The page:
AERA Announces New Editor Team for Review of Educational Research
AERA Announces New Editor Team for Review of Educational Research
 
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January 2022

AERA has announced the appointment of Midred Boveda, Karly Sarita Ford, Erica Frankenberg, and Francesca López (all at Pennsylvania State University) as the new co-editors of Review of Educational Research (RER) for 2022–2025. This team will succeed editor-in-chief Karen Murphy (Pennsylvania State University).

“I am thrilled with the appointment of such an outstanding team of scholars,” said AERA Executive Director Felice J. Levine. “Under their leadership, the journal will continue to build on its strengths while also a focusing on equity concerns among the journals’ readers, authors, and content.”

The team was appointed by AERA President Na’ilah Suad Nasir. Their appointment culminated an extensive search driven by the AERA Journal Publications Committee, which is charged with making editorial recommendations to the president. As editors, the new team will begin receiving new manuscripts on April 1, 2022.

The co-editors will be joined by a distinguished group of associate editors that includes Suzanne Eckes (University of Wisconsin–Madison), Marc Guerrero (Ohio State University), Nicol Howard (University of Redlands), Hollie Kulago (Pennsylvania State University), Daniel D. Liou (Arizona State University), and Edna Tan (University of North Carolina–Greensboro).

RER publishes critical, integrative reviews of research literature bearing on education. The reviews include conceptualizations, interpretations, and syntheses of literature and scholarly work in fields broadly relevant to education and educational research. RER encourages the submission of reviews relevant to education from any discipline, such as psychology, sociology, history, philosophy, political science, economics, computer science, statistics, anthropology, and biology, provided that the reviews bear on educational issues. 

About the Co-Editors:

Midred Boveda is an associate professor of special education at Pennsylvania State University and Honorary Visiting Professor at Teachers College, Columbia University. Her research interests include teacher education, intersectionality, and Black feminist epistemology. She uses the terms "intersectional competence" and "intersectional consciousness" to refer to educators’ understanding of sociocultural differences and how learners, families, and colleagues navigate multiple systems of oppression. She earned her doctor of education in exceptional student education from Florida International University, and a master of education in education policy and management from the Harvard Graduate School of Education.

Karly Sarita Ford is an assistant professor in the Education Policy Studies Department at Pennsylvania State University. Her research examines how the policies and practices of educational organizations shape the experiences of marginalized students. She pays particular attention to how educational organizations socially construct and make meaning of categories for race, gender, socioeconomic status, and dis/ability. Ford received a master’s of education in international education policy from Harvard University and a Ph.D. in sociology of education from New York University.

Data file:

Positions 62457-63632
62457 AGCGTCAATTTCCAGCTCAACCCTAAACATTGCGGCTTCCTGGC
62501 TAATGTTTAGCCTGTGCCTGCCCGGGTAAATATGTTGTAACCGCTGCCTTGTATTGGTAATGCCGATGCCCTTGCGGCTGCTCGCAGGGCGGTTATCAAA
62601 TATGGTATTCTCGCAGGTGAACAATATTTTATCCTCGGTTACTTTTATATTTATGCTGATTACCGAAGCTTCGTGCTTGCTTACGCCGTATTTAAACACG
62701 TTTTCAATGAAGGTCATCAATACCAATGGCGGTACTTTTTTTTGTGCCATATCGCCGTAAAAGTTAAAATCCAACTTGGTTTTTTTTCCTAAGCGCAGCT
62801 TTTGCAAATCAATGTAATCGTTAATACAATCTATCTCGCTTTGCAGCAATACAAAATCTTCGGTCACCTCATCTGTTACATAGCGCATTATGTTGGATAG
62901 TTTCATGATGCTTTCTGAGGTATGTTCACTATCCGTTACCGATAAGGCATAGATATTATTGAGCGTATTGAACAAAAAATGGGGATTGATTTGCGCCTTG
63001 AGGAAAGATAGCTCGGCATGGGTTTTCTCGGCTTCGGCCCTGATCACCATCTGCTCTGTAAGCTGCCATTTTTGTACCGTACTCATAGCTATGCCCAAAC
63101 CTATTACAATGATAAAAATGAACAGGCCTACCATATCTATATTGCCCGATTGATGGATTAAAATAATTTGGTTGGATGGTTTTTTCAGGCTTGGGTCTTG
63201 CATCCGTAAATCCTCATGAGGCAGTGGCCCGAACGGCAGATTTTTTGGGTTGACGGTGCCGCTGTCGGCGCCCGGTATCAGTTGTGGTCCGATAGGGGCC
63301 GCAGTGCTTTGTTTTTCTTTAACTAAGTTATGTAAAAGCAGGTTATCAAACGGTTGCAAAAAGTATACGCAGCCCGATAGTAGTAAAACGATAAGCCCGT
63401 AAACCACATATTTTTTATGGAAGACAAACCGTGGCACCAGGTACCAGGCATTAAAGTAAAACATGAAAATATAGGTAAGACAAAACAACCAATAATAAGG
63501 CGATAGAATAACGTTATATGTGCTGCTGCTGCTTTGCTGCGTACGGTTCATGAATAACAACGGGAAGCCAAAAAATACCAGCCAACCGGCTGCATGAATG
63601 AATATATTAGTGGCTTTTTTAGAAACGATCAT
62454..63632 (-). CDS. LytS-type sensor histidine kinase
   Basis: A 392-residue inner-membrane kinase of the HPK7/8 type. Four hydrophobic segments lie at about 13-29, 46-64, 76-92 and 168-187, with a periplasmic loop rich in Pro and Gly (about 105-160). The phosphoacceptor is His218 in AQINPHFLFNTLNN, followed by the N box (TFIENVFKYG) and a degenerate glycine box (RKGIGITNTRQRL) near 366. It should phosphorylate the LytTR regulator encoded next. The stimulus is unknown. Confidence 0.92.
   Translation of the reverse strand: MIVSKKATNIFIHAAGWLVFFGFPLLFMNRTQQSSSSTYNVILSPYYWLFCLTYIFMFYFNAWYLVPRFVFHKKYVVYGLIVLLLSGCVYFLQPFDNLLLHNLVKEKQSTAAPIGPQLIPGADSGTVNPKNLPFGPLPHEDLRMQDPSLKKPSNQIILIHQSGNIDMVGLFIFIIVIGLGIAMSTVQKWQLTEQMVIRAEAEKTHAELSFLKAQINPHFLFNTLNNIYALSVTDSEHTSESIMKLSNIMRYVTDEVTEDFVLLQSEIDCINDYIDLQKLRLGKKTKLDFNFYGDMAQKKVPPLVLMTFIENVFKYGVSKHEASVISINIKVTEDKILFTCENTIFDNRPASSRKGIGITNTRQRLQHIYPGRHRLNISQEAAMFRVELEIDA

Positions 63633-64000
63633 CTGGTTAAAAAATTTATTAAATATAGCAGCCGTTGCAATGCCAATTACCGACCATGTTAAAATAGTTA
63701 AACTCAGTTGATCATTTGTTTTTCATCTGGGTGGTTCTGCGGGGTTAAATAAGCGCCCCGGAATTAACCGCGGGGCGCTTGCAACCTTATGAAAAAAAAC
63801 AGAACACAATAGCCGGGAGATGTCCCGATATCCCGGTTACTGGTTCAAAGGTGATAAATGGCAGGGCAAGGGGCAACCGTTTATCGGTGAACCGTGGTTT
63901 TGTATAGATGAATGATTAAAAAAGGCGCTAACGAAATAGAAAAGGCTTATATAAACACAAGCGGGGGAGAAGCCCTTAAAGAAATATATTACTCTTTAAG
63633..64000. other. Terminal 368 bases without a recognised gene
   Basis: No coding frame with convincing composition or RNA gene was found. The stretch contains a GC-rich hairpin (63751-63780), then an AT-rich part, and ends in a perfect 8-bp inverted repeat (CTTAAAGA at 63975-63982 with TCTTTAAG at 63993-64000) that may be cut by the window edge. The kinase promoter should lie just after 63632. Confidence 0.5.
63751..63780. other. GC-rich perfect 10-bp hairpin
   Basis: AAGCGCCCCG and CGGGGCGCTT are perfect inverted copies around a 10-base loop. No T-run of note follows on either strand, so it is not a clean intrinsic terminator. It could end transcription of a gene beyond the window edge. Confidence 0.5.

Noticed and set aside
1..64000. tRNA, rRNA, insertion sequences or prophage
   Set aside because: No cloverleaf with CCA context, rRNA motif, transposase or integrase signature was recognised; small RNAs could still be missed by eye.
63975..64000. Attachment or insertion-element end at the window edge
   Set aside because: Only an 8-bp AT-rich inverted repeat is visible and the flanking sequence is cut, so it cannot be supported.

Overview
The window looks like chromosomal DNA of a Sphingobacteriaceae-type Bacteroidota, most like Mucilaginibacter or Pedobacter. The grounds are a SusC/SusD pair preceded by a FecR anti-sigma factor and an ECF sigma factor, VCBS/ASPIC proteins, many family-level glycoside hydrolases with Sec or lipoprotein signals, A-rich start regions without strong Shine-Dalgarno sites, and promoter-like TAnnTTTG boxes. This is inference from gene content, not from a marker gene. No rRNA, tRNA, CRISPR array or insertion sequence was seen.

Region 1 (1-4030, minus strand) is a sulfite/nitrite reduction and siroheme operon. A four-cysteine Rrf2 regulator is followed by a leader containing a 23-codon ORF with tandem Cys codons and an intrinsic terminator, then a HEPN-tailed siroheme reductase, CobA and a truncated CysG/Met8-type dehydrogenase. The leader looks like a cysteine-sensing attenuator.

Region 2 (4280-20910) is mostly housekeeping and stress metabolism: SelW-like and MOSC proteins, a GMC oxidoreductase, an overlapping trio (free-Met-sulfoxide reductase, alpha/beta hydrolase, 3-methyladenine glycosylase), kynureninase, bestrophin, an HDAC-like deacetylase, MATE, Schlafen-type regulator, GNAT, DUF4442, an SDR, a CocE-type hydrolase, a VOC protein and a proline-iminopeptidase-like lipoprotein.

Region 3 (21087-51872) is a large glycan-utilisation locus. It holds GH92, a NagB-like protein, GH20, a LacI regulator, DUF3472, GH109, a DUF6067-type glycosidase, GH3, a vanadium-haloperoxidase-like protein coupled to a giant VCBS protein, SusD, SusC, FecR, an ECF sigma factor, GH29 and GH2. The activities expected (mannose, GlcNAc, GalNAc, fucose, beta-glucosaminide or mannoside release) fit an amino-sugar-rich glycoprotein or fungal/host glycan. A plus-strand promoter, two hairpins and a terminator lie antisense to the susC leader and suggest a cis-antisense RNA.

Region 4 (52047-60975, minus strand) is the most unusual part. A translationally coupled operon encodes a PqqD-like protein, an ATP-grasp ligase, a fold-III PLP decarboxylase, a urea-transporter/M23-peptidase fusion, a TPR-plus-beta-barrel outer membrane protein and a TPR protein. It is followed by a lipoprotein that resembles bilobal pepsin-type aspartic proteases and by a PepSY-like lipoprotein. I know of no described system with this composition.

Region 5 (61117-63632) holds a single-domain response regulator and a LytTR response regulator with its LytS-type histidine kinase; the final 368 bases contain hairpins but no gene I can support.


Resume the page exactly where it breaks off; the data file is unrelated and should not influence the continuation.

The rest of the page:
Erica Frankenberg is a professor of education and demography in the College of Education and the director of the Center for Education and Civil Rights at Pennsylvania State University. Her research interests focus on racial desegregation and inequality in K–12 schools, and the connections between school segregation and other metropolitan policies. Given demographic, legal, and political changes, her work focuses on policy design and extralegal factors affecting school segregation. These include the extent to which boundary lines between and within districts divide populations and students, how the design of school choice policies relates to racial and economic segregation of students, the intersection of housing and school composition, and the complex patterns of segregation and inequality emerging in suburban school districts. Frankenberg earned her doctorate in education policy from the Harvard Graduate School of Education.

Francesca López is the Waterbury Chair in Equity Pedagogy in the Department of Curriculum and Instruction at Pennsylvania State University. She began her career in education as a bilingual (Spanish/English) elementary teacher, and later as an at-risk high school counselor, in El Paso, Texas. Her research has been funded by the American Educational Research Association Grants Program, the Division 15 American Psychological Association Early Career Award, the National Academy of Education/Spencer Postdoctoral Fellowship, the Institute of Education Sciences, the Chan Zuckerberg Initiative, and Assessment for Good. López is a former co-editor of the inaugural unified American Educational Research Journal.

 
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